Much of the post-exilic prophesy is warning, with undertones of a glorious future. Through these prophets, we see a sense
of rebuilding,
of picking up the nation where it left off. Much of the ceremonial history of the Israelites is shaped in this time period, mostly by Haggai, who believed that a strong sense of ceremony must accompany a strong moral belief to satisfy the Lord. Furthermore, to receive the Lord's residence with the people as well as his blessing, there must be a suitable house in which he can dwell.

Palaces, beliefs, and the restructuring and rebuilding of society all played a major role in the healing of the Israelite population following the Babylonian exile. These prophets played an important part in leading the people to social stability. Their words are a minor portion of the bible, but the implications of their words drastically shaped the israelite society.

It amazed me that such a minor spot in such a huge book could have such great implications on a society. Had these prophets not interceded in the affairs of the Israelites, the entire Jewish religion would have been on the verge of collapse. Many of the practices and beliefs set during the post-exilic period have lasted in Israel for hundreds of years. I found it ironic, however, that after the nation healed itself, it immediately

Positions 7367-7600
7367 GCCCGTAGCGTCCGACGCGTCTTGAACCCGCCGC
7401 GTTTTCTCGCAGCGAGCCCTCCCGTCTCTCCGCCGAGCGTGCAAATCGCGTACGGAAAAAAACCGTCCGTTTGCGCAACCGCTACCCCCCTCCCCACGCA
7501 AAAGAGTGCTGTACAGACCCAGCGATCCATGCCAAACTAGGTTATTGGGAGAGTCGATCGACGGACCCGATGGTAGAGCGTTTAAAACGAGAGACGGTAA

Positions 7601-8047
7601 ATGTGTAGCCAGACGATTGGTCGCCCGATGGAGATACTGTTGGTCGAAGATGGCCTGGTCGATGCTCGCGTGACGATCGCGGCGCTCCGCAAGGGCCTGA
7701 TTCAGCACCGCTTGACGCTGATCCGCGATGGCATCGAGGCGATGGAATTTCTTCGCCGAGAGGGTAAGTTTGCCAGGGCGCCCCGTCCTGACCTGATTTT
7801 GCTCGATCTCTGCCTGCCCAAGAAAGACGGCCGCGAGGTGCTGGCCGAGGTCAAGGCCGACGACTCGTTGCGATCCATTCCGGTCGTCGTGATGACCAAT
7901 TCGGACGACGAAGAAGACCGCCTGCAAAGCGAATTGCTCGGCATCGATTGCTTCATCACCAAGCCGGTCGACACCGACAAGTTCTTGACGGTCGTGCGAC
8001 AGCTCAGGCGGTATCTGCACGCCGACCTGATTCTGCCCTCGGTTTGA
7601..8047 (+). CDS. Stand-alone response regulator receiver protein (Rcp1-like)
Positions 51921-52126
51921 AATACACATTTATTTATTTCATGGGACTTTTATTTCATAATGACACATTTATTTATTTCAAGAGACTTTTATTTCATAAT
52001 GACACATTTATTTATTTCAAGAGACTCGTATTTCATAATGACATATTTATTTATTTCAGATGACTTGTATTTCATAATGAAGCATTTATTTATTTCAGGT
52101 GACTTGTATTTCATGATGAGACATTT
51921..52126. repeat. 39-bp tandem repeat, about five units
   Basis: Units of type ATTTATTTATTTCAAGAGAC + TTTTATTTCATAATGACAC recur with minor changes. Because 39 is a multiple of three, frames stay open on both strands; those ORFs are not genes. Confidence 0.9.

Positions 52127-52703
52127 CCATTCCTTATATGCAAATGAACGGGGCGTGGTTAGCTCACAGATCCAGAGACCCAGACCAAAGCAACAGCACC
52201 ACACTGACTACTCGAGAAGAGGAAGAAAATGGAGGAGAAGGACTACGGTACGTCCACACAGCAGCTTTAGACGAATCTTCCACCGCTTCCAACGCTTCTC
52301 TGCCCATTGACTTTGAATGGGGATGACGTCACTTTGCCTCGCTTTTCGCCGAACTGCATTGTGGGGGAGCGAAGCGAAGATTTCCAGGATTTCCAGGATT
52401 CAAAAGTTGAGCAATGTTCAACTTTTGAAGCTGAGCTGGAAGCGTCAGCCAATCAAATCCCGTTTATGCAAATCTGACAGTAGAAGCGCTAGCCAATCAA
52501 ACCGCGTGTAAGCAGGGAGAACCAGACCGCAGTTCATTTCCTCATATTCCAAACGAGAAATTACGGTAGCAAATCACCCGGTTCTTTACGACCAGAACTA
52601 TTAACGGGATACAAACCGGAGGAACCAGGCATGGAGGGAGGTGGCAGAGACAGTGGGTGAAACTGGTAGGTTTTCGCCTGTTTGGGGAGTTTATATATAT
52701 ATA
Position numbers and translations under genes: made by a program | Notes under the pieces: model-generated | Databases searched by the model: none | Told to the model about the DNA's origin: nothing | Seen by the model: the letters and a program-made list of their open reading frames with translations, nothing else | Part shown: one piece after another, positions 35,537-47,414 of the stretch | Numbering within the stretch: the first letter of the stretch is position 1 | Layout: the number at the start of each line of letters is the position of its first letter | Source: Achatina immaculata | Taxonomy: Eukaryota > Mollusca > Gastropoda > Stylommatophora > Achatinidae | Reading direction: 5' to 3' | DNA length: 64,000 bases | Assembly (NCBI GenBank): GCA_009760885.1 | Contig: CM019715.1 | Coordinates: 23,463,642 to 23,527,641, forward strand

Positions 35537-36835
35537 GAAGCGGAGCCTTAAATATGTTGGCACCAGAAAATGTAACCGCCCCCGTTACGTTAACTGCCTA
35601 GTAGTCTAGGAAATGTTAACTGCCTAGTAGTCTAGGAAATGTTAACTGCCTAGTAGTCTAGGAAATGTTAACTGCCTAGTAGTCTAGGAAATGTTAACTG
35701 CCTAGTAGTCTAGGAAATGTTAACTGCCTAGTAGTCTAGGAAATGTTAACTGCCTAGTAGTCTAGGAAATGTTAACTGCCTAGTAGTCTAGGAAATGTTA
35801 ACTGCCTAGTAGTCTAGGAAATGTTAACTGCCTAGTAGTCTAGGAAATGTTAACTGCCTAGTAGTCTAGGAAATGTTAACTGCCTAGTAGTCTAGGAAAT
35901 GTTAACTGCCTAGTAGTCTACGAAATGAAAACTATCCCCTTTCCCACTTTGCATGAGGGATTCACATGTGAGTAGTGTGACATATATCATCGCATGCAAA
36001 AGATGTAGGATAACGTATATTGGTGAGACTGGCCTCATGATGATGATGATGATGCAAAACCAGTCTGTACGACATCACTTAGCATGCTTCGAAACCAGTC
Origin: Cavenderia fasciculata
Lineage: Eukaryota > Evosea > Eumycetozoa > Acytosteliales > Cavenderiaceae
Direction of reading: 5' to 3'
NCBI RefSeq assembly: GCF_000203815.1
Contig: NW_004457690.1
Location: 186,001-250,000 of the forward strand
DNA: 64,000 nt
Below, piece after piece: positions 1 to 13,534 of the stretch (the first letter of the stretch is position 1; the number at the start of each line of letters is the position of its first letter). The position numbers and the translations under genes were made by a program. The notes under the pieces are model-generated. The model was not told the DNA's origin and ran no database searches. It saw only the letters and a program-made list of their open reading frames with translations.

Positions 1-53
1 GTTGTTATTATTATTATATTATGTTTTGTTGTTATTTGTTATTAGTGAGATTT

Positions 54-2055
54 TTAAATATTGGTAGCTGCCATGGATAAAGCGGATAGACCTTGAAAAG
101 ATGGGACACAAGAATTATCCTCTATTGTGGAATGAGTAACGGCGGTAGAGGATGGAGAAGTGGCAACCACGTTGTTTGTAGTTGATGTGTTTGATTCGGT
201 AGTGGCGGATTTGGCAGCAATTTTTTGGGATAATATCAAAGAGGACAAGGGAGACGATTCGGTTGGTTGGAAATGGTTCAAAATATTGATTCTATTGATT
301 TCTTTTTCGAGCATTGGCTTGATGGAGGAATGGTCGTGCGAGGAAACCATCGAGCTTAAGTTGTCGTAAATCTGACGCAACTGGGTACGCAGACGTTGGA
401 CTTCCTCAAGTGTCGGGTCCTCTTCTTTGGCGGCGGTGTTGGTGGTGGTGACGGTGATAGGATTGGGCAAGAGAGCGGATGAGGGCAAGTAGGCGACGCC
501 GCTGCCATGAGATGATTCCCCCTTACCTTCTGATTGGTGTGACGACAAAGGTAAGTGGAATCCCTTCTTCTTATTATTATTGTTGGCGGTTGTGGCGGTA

began to discuss plans for war with other nations.
Throughout the Bible, there are discussions of prosperity and pease, but does it have to come at the expense of other nations? It would have been more economical for the Israelites to at least establish a solid medium for trade, and a constant source of manpower and funds before they began to wage war on other cities. In researching this paper, I found the OVC to be especially helpful. It contained a verse by verse breakdown of the entire book, as well as historical backgrounds. Scripture quotations are from my New American Standard Bible.

Works Cited

Carstensen, Roger N. The Book of Zechariah. From The Interpreter's One Volume Commentary on the Bible. Abingdon Press, 1971.

Achtemeier, Paul J. Harper's Bible Dictionary. Harper and Row, 1985.

Carey, Gary. Cliff's Notes on Old Testament. Cliffs Notes, Inc, 1995.

Barker, William P. Everyone in the Bible. Fleming H. Revell, 1966.

Brownrigg, Ronald and Comay, Joan. Who's Who in the Bible. Crown Publishers, Inc, 1946 and 1952.